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I had invested in HSBC Equity Fund but I do not see this one performing well compared to its peers. Should I redeem and invest in better ones? Please advise.

I had invested Rs 20,000 in HSBC Equity fund almost eight months back. I do not see this one performing well compared to its peers like Reliance Growth or Magnum Contra. Should I redeem and invest in better ones? Please advise.

HSBC Equity had a dream start in December 2002, and it consistently delivered good returns for a number of months. However, the fund has not performed that well in the recent past. In fact, your concerns are understandable as it has lagged the category since the time you invested in the fund. For the quarter ended June 2005, the fund has missed the category average by far, delivering only 1.42 per cent returns against an average peer's 7.62 per cent.

Since the start of 2005, the fund's calls in sectors like automobile and metals seems to have gone wrong, which have hit the fund's returns. Another reason that could have partly affected the fund's performance is that it has always maintained a large-cap dominated portfolio, because of which it has lagged behind many of the mid-cap oriented funds which have performed on the back of a tremendous rally in mid-cap stocks in the recent past.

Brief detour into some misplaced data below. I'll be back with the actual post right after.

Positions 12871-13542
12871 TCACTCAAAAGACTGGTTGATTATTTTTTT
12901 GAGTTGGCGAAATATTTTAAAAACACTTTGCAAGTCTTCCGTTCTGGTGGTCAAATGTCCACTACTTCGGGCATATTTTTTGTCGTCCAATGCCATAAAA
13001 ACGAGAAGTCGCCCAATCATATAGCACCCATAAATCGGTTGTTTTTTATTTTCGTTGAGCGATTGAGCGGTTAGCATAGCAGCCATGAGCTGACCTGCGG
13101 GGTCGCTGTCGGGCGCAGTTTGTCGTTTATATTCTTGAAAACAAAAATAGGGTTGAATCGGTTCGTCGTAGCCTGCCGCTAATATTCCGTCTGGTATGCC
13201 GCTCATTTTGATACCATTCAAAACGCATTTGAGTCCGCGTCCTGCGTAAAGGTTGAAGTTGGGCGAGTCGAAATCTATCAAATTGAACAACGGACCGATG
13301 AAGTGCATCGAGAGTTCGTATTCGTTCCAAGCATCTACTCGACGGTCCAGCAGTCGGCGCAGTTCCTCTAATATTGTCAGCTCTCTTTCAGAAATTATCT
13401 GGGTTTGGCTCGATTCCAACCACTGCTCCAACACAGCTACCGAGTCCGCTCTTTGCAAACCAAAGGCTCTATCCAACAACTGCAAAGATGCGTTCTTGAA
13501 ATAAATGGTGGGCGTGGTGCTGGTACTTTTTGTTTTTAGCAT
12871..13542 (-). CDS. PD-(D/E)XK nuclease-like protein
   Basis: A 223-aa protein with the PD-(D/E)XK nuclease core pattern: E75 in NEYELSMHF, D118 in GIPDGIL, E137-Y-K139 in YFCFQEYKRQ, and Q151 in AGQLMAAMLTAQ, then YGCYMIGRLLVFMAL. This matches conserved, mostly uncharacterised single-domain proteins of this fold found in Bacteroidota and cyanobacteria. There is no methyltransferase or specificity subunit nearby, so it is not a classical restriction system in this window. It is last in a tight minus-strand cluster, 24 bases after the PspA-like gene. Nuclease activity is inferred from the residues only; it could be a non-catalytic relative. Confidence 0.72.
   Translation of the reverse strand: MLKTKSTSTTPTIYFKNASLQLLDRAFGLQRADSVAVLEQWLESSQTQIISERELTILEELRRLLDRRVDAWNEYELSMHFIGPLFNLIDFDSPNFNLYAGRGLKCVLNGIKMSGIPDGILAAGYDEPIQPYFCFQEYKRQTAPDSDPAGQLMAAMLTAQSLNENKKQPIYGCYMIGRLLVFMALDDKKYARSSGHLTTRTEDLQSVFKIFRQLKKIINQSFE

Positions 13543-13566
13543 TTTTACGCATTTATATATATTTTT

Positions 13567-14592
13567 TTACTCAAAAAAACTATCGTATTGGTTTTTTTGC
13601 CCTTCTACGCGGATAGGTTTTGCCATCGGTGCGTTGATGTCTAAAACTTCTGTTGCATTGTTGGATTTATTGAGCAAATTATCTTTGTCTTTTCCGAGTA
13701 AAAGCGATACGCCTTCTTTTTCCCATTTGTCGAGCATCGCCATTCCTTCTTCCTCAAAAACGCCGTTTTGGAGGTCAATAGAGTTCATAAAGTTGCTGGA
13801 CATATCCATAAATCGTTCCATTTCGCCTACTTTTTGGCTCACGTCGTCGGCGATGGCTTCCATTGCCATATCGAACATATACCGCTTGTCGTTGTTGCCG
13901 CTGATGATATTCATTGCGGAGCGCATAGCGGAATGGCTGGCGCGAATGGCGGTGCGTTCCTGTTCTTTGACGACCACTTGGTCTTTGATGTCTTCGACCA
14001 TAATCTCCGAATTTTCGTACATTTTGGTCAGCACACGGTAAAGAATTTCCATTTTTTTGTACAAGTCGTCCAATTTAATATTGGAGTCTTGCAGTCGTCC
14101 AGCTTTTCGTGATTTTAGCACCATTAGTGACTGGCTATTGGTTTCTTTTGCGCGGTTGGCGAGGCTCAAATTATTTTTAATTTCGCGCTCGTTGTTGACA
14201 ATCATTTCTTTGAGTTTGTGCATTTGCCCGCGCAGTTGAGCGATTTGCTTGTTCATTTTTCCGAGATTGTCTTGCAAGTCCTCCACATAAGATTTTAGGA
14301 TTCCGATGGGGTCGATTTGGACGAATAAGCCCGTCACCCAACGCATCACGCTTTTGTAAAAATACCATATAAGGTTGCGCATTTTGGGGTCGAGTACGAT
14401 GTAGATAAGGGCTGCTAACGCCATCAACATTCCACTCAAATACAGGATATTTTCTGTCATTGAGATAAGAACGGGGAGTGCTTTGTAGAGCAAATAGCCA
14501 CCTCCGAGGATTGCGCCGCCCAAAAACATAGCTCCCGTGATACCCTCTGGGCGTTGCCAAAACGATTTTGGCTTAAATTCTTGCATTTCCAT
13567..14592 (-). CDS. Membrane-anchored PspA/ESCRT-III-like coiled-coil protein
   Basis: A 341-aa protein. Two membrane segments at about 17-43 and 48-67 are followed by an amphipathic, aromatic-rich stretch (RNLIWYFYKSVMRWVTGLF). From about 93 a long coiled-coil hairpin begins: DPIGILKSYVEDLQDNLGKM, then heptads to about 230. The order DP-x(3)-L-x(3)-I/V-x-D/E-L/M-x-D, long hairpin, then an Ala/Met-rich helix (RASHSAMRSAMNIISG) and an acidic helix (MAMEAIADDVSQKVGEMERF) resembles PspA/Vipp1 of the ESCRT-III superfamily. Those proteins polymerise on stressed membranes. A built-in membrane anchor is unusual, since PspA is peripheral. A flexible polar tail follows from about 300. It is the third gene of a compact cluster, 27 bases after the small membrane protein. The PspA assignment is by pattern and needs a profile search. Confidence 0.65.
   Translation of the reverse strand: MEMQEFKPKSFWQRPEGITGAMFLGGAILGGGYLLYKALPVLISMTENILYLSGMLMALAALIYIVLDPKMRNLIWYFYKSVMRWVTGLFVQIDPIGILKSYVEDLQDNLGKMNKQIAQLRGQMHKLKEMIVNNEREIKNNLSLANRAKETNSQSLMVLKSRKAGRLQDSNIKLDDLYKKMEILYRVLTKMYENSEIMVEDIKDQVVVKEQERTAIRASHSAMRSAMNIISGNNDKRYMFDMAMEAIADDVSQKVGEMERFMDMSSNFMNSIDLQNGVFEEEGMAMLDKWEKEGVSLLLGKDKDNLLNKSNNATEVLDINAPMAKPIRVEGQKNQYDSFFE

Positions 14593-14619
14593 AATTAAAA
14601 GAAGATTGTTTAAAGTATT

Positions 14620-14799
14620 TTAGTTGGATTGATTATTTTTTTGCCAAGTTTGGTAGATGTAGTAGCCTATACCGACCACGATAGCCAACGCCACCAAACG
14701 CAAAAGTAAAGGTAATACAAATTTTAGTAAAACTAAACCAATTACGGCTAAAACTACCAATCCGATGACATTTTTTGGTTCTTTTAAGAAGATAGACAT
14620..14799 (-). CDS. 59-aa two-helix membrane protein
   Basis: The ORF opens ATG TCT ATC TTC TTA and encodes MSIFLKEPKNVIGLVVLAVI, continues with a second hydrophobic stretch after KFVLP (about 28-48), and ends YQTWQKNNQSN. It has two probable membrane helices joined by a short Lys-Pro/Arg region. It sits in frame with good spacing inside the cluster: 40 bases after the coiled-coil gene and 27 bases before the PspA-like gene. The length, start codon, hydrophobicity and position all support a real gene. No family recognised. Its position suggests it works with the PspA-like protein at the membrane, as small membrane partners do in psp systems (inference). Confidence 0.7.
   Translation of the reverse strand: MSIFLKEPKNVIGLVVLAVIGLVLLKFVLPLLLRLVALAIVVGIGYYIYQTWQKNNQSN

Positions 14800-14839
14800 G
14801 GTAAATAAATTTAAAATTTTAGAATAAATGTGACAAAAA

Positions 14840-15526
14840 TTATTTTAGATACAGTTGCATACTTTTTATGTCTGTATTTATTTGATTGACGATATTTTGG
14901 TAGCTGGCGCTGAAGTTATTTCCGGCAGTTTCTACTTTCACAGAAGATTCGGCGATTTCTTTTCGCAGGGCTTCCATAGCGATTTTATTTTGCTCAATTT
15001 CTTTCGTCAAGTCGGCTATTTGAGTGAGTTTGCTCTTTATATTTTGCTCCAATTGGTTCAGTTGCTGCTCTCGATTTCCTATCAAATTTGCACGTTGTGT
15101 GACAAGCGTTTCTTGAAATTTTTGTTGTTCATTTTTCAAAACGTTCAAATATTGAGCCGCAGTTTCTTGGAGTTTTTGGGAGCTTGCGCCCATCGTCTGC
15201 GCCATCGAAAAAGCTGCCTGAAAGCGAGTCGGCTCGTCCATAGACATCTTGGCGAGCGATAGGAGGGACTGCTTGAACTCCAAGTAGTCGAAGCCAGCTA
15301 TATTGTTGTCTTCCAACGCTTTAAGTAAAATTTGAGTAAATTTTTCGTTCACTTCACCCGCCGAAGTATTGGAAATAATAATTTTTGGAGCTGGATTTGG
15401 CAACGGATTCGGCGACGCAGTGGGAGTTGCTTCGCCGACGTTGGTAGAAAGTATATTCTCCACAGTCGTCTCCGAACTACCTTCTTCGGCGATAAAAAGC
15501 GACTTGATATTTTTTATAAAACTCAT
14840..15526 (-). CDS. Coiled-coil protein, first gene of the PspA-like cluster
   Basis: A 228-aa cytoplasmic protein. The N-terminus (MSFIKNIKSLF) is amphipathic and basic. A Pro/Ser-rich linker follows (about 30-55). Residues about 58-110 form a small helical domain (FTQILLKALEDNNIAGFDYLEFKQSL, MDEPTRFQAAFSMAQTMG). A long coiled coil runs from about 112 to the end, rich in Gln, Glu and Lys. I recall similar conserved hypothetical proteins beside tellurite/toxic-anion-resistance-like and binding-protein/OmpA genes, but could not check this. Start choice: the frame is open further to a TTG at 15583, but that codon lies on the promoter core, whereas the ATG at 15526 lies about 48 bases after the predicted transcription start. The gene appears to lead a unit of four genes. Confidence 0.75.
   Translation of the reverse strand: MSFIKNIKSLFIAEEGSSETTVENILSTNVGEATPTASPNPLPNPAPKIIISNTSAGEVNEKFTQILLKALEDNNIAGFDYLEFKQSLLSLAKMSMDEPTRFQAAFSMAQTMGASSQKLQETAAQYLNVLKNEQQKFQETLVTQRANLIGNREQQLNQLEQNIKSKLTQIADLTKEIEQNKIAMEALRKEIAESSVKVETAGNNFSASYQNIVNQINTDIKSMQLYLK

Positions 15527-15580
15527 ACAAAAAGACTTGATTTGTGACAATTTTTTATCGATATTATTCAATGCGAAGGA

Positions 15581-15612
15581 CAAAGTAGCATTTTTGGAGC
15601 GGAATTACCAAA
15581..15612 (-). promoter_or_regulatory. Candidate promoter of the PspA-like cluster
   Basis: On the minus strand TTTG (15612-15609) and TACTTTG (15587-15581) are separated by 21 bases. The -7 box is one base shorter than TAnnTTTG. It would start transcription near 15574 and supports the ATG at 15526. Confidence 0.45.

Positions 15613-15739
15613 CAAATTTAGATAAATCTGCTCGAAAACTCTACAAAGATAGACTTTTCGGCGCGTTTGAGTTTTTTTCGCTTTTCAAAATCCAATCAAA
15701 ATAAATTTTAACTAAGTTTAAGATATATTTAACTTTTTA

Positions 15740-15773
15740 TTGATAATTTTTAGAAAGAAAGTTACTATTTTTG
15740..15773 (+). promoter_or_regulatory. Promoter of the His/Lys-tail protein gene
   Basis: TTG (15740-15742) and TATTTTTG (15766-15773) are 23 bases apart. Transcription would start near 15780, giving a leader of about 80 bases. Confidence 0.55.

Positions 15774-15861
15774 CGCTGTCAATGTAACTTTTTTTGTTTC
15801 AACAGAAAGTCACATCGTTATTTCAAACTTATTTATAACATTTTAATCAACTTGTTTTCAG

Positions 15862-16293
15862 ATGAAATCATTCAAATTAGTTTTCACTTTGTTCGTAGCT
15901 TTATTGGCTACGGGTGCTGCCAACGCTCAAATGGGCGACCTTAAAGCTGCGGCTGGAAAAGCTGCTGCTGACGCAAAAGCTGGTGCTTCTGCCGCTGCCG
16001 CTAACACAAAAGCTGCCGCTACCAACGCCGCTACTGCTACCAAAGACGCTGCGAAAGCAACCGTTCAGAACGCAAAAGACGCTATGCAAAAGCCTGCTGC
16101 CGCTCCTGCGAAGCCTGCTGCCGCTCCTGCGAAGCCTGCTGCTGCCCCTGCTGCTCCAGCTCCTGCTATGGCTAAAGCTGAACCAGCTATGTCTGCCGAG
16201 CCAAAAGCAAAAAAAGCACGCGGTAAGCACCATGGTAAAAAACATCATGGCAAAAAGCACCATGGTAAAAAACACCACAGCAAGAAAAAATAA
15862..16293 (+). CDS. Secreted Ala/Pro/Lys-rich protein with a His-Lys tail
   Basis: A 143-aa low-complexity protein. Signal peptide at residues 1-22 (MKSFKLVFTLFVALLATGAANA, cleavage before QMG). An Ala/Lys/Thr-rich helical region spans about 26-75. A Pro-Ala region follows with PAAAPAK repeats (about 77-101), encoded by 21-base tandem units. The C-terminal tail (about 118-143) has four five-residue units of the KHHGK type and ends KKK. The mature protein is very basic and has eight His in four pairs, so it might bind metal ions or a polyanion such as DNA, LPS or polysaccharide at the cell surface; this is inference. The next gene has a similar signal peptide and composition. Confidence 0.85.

In fact, HSBC Equity is not the only fund to have under-performed. Many other funds, which have a strong large-cap orientation have failed to beat the category average in the recent months.

This brings out another fact that apart from the quality of the management, a fund's performance also depends upon the general market conditions, and if the large-caps have not been performing as well as the mid-caps, then there is little a large-cap fund can do. Moreover, eight months is not time enough to think about exiting a fund, unless the fund has actually done very badly.

As an investor, all you need to do is to allocate your funds across different asset classes and invest regularly. Within equities, broadly decide what kind of allocation you want to maintain in large-caps and mid-caps. Diversification will ensure that as and when a particular asset class performs, you benefit from it, while avoiding heavy losses if the situation is the opposite.

Do not always run after the top-performing funds at any given point of time, rather look for long-term winners whose investment style suits you. As far as Reliance Growth and Magnum Contra are concerned, note that both are very different type of funds. While Reliance Growth is pre-dominantly a mid-cap fund, Magnum Contra, on the other hand picks stocks which are out of favour, and are hence undervalued.

Following a contrarian strategy could mean that the fund may not deliver good return for long stretches till the time its holdings remain out of favour. But such stocks will perform when they start finding favour with the markets again.

Therefore, invest only if you feel reasonably convinced with the investment strategy of a fund, rather than just looking at recent performance.

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